Nearly a century after women earned the right to vote, we may have a woman president. Voters who cast their ballots for the first female presidential candidate from a major party flocked to the grave site of Susan B. Anthony in Rochester, New York, to show their appreciation for Anthony's activism in earning the right to vote. Anthony, who co-founded the National Woman Suffrage Association, famously tried to vote in the 1872 presidential election and was arrested. She refused to pay the $100 fine but passed away before women gained the right to vote in 1920.
As a result of her activism, the 19th Amendment finally enabled women to vote, though additional restrictions on voting made suffrage difficult or impossible for black women for many more decades. In honor of Anthony and many other suffragettes, including the incredible Ida B. Wells, whose name was trending on Twitter Tuesday afternoon, female voters are celebrating their participation in the democratic process with the hashtag #DedicateYourVoteToAWoman.
The biggest of these tributes, though, is the line at Anthony's gravesite in Rochester, which will be open late tonight to accommodate more voters. The livestream of the gravesite is available online, showing an enormous line to the grave, parents bringing their young daughters, and a sign placed by the city to commemorate Anthony's history of struggle.
WROC Rochester is updating live from the cemetery. As of Tuesday afternoon, the grave was covered in stickers, flowers, and flags. Mothers posed with their daughters behind the headstone, and the live responses were a steady stream of "likes" and "loves." It's undeniably emotional — Kaitlyn Tiffany of The Verge wrote: "Having watched this stream for 30 minutes so far I can tell you that a lot of people are bringing their young daughters and I am fully, happily, and cathartically sobbing."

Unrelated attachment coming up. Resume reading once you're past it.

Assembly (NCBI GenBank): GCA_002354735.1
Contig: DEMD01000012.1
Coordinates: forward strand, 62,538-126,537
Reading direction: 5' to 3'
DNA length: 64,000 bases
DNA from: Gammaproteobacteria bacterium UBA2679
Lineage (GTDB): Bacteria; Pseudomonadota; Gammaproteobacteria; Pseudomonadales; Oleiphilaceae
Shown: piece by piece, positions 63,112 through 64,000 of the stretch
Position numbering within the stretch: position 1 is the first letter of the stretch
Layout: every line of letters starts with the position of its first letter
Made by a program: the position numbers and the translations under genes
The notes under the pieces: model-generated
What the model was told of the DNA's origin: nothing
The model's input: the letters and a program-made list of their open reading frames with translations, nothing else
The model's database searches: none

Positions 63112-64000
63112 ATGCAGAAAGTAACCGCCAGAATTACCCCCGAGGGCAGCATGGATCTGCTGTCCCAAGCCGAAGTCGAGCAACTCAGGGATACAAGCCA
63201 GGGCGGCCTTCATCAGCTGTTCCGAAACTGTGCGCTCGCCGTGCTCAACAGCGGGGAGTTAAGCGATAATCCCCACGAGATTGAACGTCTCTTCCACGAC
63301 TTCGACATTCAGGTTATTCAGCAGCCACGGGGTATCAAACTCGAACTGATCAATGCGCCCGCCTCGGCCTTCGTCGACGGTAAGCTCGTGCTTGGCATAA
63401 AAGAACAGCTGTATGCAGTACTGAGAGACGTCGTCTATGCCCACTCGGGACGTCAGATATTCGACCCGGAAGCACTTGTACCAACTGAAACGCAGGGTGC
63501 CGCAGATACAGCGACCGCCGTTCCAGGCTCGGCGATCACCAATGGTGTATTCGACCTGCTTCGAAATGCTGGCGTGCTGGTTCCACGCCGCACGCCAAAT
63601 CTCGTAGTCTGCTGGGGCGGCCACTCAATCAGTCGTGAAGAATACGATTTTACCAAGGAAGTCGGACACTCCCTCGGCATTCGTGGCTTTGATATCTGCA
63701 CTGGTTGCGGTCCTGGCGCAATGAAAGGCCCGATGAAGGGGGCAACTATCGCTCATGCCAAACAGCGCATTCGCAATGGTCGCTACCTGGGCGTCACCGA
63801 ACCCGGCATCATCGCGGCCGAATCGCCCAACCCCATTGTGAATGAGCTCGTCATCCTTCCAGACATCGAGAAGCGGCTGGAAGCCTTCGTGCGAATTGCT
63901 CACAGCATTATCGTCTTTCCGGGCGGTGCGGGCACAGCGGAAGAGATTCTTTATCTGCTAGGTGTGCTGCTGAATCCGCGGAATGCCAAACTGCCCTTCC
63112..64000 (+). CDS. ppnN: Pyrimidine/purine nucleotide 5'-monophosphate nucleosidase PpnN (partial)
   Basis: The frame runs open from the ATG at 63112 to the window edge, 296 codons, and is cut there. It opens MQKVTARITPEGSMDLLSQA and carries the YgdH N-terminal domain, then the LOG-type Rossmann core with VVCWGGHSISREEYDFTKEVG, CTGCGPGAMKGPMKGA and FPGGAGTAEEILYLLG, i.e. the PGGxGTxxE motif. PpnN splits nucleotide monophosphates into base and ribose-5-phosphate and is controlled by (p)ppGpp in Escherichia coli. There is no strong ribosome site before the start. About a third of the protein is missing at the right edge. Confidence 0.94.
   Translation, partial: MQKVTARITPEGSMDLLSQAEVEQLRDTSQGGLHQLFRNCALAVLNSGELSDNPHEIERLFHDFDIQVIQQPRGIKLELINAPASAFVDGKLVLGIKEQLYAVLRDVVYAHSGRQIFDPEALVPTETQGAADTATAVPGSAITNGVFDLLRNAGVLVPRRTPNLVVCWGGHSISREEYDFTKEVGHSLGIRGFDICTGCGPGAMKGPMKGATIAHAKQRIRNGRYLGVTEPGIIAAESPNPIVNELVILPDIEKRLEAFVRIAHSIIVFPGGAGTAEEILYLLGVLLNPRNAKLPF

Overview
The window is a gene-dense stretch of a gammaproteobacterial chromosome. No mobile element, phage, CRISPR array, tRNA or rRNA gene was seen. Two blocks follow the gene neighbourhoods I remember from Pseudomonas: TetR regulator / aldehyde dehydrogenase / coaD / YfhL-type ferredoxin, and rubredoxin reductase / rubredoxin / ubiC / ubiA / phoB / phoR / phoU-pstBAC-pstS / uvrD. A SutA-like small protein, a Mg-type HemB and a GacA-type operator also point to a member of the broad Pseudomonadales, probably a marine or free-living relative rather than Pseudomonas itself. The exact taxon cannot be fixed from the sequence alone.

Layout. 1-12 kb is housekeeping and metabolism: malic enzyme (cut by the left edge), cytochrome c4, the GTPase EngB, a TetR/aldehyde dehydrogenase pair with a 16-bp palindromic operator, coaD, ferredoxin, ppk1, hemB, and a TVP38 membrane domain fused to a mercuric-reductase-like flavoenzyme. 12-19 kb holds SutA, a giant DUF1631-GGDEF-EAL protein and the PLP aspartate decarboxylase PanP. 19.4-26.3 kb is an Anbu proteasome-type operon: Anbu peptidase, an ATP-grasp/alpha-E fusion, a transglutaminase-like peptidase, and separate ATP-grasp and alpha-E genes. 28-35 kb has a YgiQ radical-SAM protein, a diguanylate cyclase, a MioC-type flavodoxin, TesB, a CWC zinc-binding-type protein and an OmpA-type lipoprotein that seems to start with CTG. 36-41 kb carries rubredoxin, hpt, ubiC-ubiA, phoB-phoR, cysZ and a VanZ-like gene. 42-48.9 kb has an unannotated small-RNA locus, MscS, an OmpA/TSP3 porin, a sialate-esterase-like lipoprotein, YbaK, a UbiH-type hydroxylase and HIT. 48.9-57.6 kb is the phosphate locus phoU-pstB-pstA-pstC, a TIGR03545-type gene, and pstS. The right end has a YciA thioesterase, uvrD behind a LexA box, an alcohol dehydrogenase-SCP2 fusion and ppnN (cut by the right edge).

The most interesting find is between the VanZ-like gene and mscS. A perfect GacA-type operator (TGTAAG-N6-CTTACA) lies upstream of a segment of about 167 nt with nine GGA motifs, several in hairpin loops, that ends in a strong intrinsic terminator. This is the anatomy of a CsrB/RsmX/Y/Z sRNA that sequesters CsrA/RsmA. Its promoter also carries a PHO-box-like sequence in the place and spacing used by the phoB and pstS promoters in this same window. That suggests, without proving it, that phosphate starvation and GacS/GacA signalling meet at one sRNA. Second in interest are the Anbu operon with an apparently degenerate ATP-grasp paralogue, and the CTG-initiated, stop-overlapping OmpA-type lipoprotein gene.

The line to visit the grave is longer than the lines at many polls, as former New York Times columnist Sarah Maslin Nir documented on Twitter:
The crowd is so large that the city of Rochester placed metal barriers to corral voters while they wait for their chance to take a picture with Anthony's tombstone:
If you don't live in Rochester but want to thank a suffragette for her work, Ida B. Wells has a virtual grave where voters have been leaving messages and virtual flowers. You can even visit Wells' grave in person if you live in Chicago, where she is buried at Oak Woods Cemetery. Elizabeth Cady Stanton is buried in the Bronx, New York, and abolitionist and suffragette Sojourner Truth is buried in Battle Creek, Michigan.
Even if you can't make it to a gravesite, though, the video from Anthony's cemetery is truly moving. The outpouring of enthusiasm for her work today reflects the absolute importance of protecting voting rights for all.
Image: Wikimedia Commons (1)